A group of civil society organisations in the U.S. has just published an open letter to U.S. Treasury Secretary Tim Geithner, outlining a series of steps which, as Arvind Ganesan of Human Rights Watch notes
“would inject much-needed transparency into the global financial system and help ensure that governments are accountable to their people and that public funds are invested to help them realize their rights."
The letter follows.
October 8, 2010
The Honorable Timothy Geithner
Secretary of Treasury
U.S. Department of the Treasury
1500 Pennsylvania Avenue NW
Washington, DC 20523
Dear Secretary Geithner,
As the United States prepares for the upcoming G20 Summit in Seoul, we urge the U.S. government to lead the discussion on transparency by advocating for strong positions that will create greater accountability in the global financial system in order to promote economic development and alleviate poverty.
The G20 has claimed, “the era of bank secrecy is over.” It is now time for the United States to step forward and make that claim a reality. We ask the United States government to champion the following within the G20 Communiqué:
• recognize the links between illicit outflows of capital from developing countries, absorption of those resources by tax havens and financial institutions in international financial centers, and the adverse impact those flows have on poverty alleviation and economic development;
• call on the Financial Action Task Force to amend its recommendations 33, 34, and VIII to provide that the beneficial ownership of all companies, trusts, foundations and charities be a matter of public record; and
• recommend that the International Accounting Standards Board adopt a standard that all multinational corporations report their income and taxes paid on a country‐by‐country basis.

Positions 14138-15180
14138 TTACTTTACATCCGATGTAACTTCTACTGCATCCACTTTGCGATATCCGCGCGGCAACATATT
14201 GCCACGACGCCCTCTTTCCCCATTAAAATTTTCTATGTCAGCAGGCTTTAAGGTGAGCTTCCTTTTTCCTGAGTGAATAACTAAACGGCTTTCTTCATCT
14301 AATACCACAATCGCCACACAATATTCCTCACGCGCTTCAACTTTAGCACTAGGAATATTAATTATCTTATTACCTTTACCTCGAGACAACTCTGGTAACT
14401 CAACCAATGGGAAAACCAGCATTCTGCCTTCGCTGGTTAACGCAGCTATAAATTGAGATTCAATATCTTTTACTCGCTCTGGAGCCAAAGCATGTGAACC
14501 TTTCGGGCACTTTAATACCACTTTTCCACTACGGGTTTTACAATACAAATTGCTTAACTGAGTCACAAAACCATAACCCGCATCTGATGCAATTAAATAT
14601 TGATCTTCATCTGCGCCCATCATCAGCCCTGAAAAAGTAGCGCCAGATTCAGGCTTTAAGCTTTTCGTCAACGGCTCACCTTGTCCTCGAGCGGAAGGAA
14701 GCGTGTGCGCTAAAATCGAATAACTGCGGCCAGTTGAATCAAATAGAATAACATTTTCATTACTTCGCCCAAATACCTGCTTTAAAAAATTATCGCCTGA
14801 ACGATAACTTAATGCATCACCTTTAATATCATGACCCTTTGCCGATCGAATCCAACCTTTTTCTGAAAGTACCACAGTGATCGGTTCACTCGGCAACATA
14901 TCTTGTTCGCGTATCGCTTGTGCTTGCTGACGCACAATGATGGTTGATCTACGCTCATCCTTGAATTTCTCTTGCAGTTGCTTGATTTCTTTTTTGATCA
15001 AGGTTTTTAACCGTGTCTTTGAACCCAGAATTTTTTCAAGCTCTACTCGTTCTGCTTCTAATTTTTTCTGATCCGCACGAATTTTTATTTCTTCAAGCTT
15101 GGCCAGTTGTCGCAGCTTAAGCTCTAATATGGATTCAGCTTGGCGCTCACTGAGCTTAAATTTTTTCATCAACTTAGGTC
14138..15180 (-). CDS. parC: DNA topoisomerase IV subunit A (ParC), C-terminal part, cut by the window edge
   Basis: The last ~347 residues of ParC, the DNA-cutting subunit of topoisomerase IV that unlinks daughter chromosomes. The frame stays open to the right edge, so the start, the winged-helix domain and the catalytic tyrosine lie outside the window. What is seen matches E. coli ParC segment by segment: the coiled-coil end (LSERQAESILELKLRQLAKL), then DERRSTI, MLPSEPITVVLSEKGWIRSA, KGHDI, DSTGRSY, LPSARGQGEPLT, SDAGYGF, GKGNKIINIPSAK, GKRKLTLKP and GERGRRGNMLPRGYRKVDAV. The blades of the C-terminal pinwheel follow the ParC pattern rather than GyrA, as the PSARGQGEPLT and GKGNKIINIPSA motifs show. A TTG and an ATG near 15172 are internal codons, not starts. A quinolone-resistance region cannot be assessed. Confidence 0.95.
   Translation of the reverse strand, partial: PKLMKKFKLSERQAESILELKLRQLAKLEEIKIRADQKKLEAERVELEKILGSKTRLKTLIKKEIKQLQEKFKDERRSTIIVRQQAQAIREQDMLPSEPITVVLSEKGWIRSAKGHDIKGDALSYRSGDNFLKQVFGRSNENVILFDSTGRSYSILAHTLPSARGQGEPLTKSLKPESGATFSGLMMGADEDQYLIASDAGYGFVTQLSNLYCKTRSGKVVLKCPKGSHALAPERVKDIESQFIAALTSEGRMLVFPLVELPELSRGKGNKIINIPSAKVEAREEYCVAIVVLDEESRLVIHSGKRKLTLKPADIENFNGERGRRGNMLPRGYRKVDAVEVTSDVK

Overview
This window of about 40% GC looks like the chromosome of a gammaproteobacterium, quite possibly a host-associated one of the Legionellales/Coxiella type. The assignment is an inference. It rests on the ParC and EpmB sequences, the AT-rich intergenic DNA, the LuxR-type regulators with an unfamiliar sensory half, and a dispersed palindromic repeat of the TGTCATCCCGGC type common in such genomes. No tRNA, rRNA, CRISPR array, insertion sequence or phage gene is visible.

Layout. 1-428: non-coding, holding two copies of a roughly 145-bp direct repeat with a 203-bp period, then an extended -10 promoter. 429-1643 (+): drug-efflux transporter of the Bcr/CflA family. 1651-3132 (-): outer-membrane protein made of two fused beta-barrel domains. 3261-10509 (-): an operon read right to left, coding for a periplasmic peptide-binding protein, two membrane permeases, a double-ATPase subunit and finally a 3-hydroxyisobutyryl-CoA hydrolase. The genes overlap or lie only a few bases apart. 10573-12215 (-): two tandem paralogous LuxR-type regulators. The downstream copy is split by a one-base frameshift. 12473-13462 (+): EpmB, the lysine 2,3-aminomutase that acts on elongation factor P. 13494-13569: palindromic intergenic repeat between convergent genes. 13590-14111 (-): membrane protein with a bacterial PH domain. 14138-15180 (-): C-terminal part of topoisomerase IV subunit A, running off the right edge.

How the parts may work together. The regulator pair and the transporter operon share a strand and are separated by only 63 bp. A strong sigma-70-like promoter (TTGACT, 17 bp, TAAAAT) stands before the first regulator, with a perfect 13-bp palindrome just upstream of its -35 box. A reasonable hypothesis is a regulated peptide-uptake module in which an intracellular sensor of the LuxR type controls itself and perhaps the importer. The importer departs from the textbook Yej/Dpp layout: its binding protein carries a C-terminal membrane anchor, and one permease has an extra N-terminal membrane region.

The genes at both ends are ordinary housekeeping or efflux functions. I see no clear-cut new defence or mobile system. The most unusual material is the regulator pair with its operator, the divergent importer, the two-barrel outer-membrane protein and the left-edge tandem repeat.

In preparation for the upcoming G20 Summit in Seoul, we want to underscore the interconnected nature of the subject matter of the G20 working groups on corruption and development. Every year developing countries lose approximately $1 trillion in illicit financial flows—the proceeds of crime, corruption and tax evasion. This number is roughly ten times the amount of official development assistance going into the developing world. While we recognize it is necessary to have separate tracks to address these issues at a detailed level, we believe it is equally important that the participants of each working group recognize that their decisions directly affect the ability of the other working group to achieve its goals.
Given this connection, our diverse group of nongovernmental organizations is working to raise awareness of
(1) how illicit financial flows undermine economic development efforts in poor countries and contribute to corruption, crime and poverty;
(2) how the laws and policies of wealthier countries enable this outflow; and
(3) changes that the wealthier countries can make to stem this outflow.
The recommendations above follow through on the Obama administration’s stated support for corporate transparency and align with the South Korean government’s goals for the upcoming G20 Summit of addressing development and corruption. Our call for country‐by‐country reporting is the logical extension of the extractive industries transparency provisions of the recently adopted Dodd‐Frank Financial Reform Act (§ 1504), and would ensure a level playing field for all companies worldwide. This is a prime example of the type of initiative that crosses into both the corruption and development working groups, as explained above.
Greater transparency in the global financial system would curtail the harmful loss of hundreds of billions in illicit capital flight currently exiting developing countries and would result in greater resource availability for use in health, education, nutrition, and economic development. Transparency and accountability are the keys to effective economic development and efforts to alleviate poverty around the world.
The full list of co-recipients and co-signatories is available here